Caroline Pidgeon: the strengths London enjoys as part of the EU far outweigh its weaknesses

Caroline Pidgeon: the strengths London enjoys as part of the EU far outweigh its weaknesses

It would be very tempting to stand here today and point out that back in 2016 Londoners decisively thought Brexit was a bad thing. I could easily highlight how they made that very clear in the ballot box – and since then every development has strongly confirmed that decision – demonstrating how well informed, clever and progressive Londoners truly are. And it is true London voted by 60 per cent in favour of remaining with many boroughs over 70%. However, just highlighting these figures isn’t enough.

In fact, quite frankly being smug is the last thing that Remainers should be, especially if we really want a people’s vote on the final deal. In 2016 the Remain campaign fell into the trap of appearing to merely want to defend the status quo and not to recognise that people were angry over a whole range of issues, including the disconnect with politics at all levels.

I have to say that if you have criticisms of aspects of the European Union, you are not alone. I am a passionate Remainer, but that doesn’t mean I think the EU is perfect. I think the decision making process of the EU could be far more open and in some areas its budgets could be better spent.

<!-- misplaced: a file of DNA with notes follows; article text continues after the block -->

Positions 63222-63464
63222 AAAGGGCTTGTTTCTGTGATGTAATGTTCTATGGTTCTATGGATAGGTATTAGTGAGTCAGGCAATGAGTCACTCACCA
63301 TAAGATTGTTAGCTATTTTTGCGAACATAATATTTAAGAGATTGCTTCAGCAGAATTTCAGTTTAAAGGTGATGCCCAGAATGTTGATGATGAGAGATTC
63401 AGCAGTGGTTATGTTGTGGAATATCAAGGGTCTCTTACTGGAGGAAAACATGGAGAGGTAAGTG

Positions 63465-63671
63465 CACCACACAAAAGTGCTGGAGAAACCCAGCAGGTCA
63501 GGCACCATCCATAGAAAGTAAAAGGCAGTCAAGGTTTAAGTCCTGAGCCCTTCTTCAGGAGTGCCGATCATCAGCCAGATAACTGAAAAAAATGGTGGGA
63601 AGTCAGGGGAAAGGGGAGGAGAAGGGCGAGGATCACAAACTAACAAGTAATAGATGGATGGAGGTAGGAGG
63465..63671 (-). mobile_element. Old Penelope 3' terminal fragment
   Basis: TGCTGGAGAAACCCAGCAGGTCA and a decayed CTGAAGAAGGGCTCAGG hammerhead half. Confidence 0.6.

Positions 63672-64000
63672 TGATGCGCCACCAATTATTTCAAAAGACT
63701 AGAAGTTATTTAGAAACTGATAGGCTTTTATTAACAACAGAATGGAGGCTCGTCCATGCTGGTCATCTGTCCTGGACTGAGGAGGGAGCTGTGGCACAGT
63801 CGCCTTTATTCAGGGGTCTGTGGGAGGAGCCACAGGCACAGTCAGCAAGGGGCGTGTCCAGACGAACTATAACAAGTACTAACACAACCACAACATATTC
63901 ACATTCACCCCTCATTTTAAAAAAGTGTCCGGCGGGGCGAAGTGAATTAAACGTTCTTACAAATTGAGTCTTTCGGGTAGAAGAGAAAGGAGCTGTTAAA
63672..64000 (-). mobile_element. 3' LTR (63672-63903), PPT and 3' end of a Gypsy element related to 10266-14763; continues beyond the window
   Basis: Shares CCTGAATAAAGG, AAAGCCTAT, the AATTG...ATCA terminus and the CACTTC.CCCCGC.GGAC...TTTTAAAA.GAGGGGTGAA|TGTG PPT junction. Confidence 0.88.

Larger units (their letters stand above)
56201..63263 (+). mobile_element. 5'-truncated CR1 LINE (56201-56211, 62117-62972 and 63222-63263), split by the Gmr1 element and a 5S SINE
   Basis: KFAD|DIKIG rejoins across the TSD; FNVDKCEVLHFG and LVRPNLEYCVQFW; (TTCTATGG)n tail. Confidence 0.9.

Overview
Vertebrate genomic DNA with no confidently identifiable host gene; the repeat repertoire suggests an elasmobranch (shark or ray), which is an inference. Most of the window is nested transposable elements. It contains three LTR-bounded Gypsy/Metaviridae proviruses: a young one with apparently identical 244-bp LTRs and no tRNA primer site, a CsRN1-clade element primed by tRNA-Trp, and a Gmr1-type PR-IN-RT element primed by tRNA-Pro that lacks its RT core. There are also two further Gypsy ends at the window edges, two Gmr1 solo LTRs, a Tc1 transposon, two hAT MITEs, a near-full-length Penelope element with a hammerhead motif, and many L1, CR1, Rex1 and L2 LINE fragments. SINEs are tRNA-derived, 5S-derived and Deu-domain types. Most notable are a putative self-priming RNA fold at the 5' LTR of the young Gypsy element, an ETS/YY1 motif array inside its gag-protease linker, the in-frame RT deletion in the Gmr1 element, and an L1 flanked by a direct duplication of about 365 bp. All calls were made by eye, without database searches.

I also think the record of some Members of the European Parliament over the years has been abysmal – although if you want to find examples of the worst attendance records and the most appalling abuses of expenses, it has to be said that UKIP MEPs easily succeed in topping that league table.

I further think it is simply bonkers that the European Parliament meets in two different places every month – in both Brussels and Strasbourg. And yes, I think some of the EU activities need to change, most notably the Common Agricultural Policy, where producer interests have too often come first, and not those of consumers and the environment.

However, I make these criticisms, not because I am against the EU, but precisely because I support it and want to see it improve. Just as the most critical supporters of a football team are actually its fans on the terraces, so too some of the most passionate supporters of the EU are also the most critical of certain aspects of its activities.

Tonight I am not suggesting the EU is perfect – far from it.

Tonight I am not suggesting that reform and changes are not needed – they are of course.

However, I am saying that even with its faults the EU provides huge benefits. Its strengths far outweigh its weaknesses.

Yet sadly those benefits are already trickling away from London, even before we have left the EU. Forty per cent of the world’s largest 250 companies have chosen London for their European or global headquarters, and half of them cite our EU membership as the core reason for investing.

Sadly, this is already been undermined due to the prospect of Brexit. Barclays, Goldman Sachs, Deutsche Bank and Microsoft are just a few examples of companies that have already decided to expand operations in other European cities, at the expense of London. New York has now overtaken London as the world’s top financial centre, as reported yesterday. And perhaps most embarrassing for the image of London, even Lloyds of London has decided to move jobs out of the capital. It has opened a Brussels subsidiary to help guarantee trading with the EU.